Worker Compensation

A logical question is; why would a home or condominium owner’s association need workers compensation insurance?

1. We’re not an employer
2. We don’t have any employees
3. The association is served by volunteer board members
4. The property management company hires all service providers – landscapers, painting contractors, etc.

While all of the above points may be true under the eyes of California law community associations have been treated like commercial enterprises. When outsourcing for service providers, even when done through a property management company, associations may be held partially or fully liable for work related injuries sustained by service providers. Injuries to association board members and volunteers working at the direction of the board may also be the responsibility of the community association if sustained while carrying out association business.

Most Covenants, Conditions & Restrictions (CC&R) documents require community associations to carry workers compensation coverage. Given the potential for significant financial losses board members who ignore this provision risk: depletion of association reserve funds; requirement of a special assessment to pay for losses incurred; legal entanglements between the association, property management company and service provider; and, lawsuits by unit owners directed at board members for negligence.

The Issues
Uninsured service providers

  • Any association that uses an uninsured service provider of any kind – handyman, painter, roofer, landscaping – does so as enormous financial risk. In these situations it would be clear that the association is the “employer” and would be responsible for work related injuries which may include costs for hospitalization, rehabilitation, loss of wages and other expenses.
  • Most associations/property management companies have a requirement to use only licensed and insured service providers. The service provider “proves” that they have workers compensation insurance by providing a certificate of insurance that describes the coverage they have and when it begins/ends. While this may seem like you have your bases covered you can easily get a false sense of security. 
    1. The certificate may indicate they have general liability coverage, but if it doesn’t specifically state they have workers compensation coverage, they don’t have it. A person unfamiliar with insurance coverage and documents could easily make this mistake.
    2. To ensure service providers continue to maintain their insurance coverage the association or management company needs a system to obtain updated certificates upon policy renewals. While this is a good practice it is not foolproof. You could be holding a certificate of insurance indicating a service provider has coverage during the period of time you plan to use services. However, you would have no way of knowing that the service provider failed to keep up with his payments and allowed the policy to lapse! There is no way to tell this from the certificate of insurance.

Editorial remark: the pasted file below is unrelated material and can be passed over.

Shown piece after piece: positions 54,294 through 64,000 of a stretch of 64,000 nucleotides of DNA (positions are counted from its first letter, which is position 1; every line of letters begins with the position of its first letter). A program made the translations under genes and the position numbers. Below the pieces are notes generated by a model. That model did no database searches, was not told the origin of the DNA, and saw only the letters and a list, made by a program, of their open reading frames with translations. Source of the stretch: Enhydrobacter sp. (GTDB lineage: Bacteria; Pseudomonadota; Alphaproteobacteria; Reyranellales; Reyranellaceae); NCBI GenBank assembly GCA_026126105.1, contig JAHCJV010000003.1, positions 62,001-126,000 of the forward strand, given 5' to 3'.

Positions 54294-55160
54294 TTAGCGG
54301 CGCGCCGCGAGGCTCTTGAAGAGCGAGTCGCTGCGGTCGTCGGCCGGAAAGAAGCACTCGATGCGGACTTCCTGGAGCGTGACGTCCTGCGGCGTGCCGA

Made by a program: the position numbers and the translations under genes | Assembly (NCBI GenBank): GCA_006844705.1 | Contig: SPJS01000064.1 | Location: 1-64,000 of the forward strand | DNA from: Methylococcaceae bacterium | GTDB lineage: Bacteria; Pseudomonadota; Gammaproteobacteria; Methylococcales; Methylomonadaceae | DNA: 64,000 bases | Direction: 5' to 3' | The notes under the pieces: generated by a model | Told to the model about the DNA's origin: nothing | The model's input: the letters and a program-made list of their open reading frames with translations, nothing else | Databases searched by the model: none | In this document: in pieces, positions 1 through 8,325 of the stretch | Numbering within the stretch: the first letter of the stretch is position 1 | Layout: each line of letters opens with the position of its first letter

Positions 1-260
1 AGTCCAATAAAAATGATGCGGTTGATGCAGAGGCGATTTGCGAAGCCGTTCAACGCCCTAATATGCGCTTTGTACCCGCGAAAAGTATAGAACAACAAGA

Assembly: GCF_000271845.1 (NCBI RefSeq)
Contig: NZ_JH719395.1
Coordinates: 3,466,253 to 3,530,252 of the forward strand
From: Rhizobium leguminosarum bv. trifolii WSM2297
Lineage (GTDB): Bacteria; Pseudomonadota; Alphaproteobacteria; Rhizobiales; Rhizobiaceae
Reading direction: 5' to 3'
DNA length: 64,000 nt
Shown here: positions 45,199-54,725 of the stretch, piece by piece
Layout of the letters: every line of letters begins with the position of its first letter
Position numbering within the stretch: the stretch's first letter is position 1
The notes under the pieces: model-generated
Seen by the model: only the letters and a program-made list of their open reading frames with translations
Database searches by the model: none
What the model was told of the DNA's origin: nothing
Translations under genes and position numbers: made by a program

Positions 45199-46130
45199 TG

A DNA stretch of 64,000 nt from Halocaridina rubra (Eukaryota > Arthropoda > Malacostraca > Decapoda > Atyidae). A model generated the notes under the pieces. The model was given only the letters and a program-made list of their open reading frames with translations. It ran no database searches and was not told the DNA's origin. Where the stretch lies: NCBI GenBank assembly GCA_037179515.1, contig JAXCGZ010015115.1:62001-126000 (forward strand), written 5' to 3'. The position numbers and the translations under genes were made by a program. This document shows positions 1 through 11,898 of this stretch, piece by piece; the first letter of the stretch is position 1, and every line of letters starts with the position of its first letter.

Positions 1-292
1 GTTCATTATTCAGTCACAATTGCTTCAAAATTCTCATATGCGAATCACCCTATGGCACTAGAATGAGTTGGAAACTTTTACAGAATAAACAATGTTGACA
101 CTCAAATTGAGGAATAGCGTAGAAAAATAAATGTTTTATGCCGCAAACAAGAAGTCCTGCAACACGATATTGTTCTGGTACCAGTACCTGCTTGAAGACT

3. Sometimes associations must react quickly to an emergency situation such as a water pipe burst at 3am on Saturday morning. It is unlikely that the property manager would be available so you do what you have to do. In this circumstance there may not be time or no one thought to ask the plumber for a certificate of insurance.

Board Members and Volunteers

  • A board member who in injured during the execution of his/her duties may be eligible for compensation. For example a board member is conducting the monthly safety inspection of the complex trips on a sprinkler head and breaks his/her knee cap during the fall. This person could pursue compensation as the injury was sustained while involved with duties on behalf of the association.
  • Volunteers working at the direction of the board may also be eligible for compensation if injured as a result of carrying out those responsibilities. For example the board directs a volunteer to purchase poster paper from a local office supply store to make signs for a community event. While driving back from the store the volunteer is involved in an auto accident and is seriously injured. The injured volunteer could pursue compensation as the injury was sustained while involved with duties on behalf of the association.

As asset protection professionals it is our experience that every community association should have workers compensation insurance, whether the CC&Rs require it or not. A property management company may carry workers compensation insurance, but that policy will not cover your community association. Our agency has considerable experience providing general liability and workers compensation insurance to contractors of all stripes. While most are responsible business people there are a fair number that have policies lapse for a number of reasons. A community association depends on various service providers to maintain the quality of living and value of the complex. For the small premium a workers compensation policy would cost it simply makes good sense to avoid a pay-out that could ultimately cost the association hundreds of thousands of dollars.

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